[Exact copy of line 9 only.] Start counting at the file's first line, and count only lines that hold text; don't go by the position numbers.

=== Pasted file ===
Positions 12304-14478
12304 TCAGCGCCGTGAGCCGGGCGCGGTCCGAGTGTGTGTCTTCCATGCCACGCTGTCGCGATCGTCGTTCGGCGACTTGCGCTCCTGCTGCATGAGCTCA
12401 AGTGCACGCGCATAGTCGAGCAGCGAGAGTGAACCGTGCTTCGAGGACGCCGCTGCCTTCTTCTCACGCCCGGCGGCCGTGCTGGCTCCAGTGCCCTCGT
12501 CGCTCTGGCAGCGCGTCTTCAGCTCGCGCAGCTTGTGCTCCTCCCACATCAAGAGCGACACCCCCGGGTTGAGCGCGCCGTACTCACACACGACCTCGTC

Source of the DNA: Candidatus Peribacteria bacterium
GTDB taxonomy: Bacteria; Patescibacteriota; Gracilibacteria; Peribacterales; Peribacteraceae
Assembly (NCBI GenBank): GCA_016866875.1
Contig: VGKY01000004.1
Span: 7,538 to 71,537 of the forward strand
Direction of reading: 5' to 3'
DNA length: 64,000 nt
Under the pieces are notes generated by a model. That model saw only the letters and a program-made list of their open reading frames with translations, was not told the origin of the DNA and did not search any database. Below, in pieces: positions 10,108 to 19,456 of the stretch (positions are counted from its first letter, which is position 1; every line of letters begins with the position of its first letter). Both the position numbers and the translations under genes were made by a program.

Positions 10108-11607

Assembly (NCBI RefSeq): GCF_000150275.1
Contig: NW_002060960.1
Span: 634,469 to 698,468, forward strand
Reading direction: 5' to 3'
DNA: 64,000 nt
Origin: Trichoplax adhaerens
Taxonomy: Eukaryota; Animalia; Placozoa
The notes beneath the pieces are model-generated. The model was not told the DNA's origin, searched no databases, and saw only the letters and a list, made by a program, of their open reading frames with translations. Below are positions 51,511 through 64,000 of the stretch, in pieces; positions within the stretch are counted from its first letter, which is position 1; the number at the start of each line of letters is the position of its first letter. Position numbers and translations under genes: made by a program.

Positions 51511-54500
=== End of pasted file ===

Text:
Span: 7,538 to 71,537 of the forward strand